Grandpa Milo was a tall man whose head might have scraped the ceiling, if it weren’t for the stoop in his shoulders. He was long and angular, and I was always afraid to hug him, for fear of cutting myself on his sharp edges.
He smiled easily enough, and he sometimes laughed; but in the evening when he sat watching the sun dip below the trees, you could catch a glimpse of a shadow ripple quickly across his brow; a shadow of resolve so complete that it frightened me.
The shadows had names that floated up through my bedroom floorboards at night; extraordinary names like Lucky and Bugsy, and exotic places that no longer held any meaning, like Ellis Island and Hell’s Kitchen.
Bundled up safe in my covers, listening to the grown ups talk quietly into the night, I learned of hunger and fear, desperation and sin. I learned the lengths to which a man will go to feed his children. And I learned to fear my grandfather for the terrible things he had done in his youth.
Those were days long past, when prohibition was profitable and crime was organized. In the tales of his youth, he was a desperate man with dangerous friends. It was an era of poverty and hunger so profound that a man would barter his conscience for a crust of bread and consider it a good trade.
But in his senior years, Grandpa Milo was a mild, haunted soul. To the outsider, he was the picture of the well-dressed gentleman; reserved and benign. Were it not for those occasional shadows, I might not have believed that Grandpa Milo was ever more than an old man, full of a silent regret; a man whose attention I tried my best to avoid.
For the most part, I was successful, and I might have escaped my childhood without garnering his attention, had it not been for Grandpa Milo’s white damask necktie. It may seem a strange thing that a little girl would take notice of a man’s tie, but this was no ordinary tie.
For my seven year-old imagination, it was but the work of a moment to transform the silk fabric and its intricately woven flourishes into the perfect, doll-sized wedding gown; the most amazing wedding gown ever worn by any doll.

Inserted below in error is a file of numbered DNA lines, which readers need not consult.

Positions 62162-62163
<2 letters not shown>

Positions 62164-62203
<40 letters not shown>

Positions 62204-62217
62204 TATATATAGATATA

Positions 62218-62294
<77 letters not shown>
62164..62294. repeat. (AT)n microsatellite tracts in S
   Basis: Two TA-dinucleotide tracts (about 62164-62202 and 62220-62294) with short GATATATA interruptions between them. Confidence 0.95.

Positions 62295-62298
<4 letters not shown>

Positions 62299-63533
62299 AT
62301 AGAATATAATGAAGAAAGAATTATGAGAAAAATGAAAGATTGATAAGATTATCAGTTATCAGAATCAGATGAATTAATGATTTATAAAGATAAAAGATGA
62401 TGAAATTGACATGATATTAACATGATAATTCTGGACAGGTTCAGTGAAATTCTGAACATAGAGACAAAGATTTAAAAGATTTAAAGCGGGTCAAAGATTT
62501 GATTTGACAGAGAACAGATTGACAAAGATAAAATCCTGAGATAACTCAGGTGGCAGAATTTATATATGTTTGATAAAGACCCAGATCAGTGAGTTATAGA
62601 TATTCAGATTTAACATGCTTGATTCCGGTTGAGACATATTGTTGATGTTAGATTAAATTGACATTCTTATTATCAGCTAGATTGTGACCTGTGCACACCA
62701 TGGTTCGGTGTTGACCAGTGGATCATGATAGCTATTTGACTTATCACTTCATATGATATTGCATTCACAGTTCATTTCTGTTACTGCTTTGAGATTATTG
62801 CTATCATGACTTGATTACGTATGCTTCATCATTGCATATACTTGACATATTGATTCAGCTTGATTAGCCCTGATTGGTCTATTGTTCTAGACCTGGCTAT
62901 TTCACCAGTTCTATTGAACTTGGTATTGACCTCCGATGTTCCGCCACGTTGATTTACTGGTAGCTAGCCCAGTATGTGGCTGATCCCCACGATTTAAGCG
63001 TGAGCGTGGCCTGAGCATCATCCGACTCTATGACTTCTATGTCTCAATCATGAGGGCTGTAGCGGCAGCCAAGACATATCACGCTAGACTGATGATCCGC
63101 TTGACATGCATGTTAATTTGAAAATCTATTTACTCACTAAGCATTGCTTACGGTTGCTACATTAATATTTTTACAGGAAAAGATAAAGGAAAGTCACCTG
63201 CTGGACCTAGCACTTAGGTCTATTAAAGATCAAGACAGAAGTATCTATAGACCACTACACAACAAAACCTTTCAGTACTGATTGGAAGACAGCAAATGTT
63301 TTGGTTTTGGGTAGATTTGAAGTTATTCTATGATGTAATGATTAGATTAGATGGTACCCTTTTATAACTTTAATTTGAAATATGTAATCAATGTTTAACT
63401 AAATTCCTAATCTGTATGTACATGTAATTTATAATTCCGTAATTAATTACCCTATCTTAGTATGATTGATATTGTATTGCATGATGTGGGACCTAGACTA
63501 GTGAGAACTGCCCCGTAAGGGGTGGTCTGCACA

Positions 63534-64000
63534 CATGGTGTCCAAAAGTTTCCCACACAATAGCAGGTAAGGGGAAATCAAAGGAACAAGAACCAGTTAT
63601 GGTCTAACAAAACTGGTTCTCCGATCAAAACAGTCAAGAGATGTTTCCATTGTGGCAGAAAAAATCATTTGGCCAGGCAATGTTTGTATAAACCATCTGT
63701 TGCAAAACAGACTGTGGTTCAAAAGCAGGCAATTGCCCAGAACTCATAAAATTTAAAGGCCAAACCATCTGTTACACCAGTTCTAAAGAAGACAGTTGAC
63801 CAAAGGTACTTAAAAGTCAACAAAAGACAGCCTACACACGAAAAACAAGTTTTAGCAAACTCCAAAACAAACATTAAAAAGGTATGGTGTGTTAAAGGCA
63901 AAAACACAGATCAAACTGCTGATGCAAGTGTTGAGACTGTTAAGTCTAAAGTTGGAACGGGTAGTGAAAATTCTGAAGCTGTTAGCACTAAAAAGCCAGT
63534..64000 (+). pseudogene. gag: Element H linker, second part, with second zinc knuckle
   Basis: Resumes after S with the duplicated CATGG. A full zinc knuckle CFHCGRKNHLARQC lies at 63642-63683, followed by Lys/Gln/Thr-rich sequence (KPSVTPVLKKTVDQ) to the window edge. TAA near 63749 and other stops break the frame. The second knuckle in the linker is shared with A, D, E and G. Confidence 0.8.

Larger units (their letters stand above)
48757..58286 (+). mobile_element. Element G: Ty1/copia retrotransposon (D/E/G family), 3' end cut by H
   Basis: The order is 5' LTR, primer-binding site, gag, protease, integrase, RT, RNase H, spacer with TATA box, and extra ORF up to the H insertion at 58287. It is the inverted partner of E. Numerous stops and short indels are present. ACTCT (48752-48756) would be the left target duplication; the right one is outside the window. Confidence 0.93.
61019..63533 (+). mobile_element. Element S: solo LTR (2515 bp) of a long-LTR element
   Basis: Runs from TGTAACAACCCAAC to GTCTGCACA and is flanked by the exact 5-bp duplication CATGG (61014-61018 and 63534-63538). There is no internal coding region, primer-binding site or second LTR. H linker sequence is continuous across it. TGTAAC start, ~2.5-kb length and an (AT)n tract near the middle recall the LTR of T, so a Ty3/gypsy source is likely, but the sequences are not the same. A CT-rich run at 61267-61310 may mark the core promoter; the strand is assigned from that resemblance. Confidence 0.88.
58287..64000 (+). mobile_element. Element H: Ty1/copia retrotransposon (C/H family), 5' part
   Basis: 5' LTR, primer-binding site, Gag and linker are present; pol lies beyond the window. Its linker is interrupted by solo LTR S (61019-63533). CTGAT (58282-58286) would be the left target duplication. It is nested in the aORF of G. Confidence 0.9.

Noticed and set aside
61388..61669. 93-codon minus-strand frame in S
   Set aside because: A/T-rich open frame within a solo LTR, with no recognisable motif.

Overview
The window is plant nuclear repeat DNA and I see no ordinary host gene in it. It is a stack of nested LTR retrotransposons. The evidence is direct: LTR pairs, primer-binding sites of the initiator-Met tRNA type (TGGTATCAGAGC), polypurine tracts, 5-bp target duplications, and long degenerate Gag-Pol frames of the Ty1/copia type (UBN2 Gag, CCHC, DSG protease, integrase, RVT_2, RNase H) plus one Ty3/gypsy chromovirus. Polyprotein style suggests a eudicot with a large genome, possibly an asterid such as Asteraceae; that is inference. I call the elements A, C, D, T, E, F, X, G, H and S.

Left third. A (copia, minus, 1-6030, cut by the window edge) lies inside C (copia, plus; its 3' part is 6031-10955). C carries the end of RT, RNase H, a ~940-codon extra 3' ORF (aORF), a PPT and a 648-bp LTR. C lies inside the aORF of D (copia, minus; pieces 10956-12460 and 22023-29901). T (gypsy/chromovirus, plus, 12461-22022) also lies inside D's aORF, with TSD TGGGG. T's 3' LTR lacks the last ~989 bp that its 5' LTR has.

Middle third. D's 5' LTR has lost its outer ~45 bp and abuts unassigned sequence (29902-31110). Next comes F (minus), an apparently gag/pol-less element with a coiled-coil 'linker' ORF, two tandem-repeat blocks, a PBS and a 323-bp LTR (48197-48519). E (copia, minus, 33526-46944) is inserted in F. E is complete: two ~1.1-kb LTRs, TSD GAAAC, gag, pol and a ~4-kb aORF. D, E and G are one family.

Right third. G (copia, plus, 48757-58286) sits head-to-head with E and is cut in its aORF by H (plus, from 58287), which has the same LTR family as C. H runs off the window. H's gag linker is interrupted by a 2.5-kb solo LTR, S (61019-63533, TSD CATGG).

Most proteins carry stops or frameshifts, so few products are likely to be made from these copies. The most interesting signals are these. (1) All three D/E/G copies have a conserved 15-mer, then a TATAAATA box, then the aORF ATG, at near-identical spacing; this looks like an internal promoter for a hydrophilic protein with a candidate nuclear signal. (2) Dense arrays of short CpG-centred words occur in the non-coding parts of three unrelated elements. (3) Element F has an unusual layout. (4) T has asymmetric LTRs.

“Do you see something that you like, child?” my grandfather asked, in his deep, steady voice.
I blinked twice, not knowing how to respond. Had I been staring? What did he mean? It must have been a trick question. What if I answered wrong? Would he strike me down? I knew if I spoke, I would faint, so instead, I nodded bobbed my head up and down.
“You may have it, but first, you must ask.” He said.
I tried to be brave, but my words turned acrid on my tongue, stinging my throat and making my eyes tear. What game was he playing? Nothing that perfect was simply given away. It must be a trap; he was luring me in, and if I trusted him, he would smite me. I had heard all the old stories.
But oh, how I wanted that wedding dress.
He loosened the piece of white silk and held it out for me to see. The temptation to grab it and run was almost more than I could bear, but I knew there was no place that this man couldn’t find me.
“You must first ask, child.” He said.
To my utter dismay, I found myself croaking, “Please, can I have it?”
And just like that, the piece of damask fluttered into my outstretched hand. My grandfather reached out and pulled me into his arms, hugging me close to his chest. “There is no reason to fear me, child.” He whispered. “Please do not fear me.”
I remember that words escaped me. I remember sitting in my grandfather’s lap, holding the makings of the perfect wedding gown; startled to find his tears mingling with my own. I remember trying to process emotions that defied definition and absorbing lessons that would take decades to understand.
I learned that there truly is nothing to fear, but fear itself. I learned to always pursue that which is important. I learned the amazing power of a loving embrace. And most importantly, I learned the best things in life truly are ours for the asking.
But first, we must ask.
copyright@2004 dori knight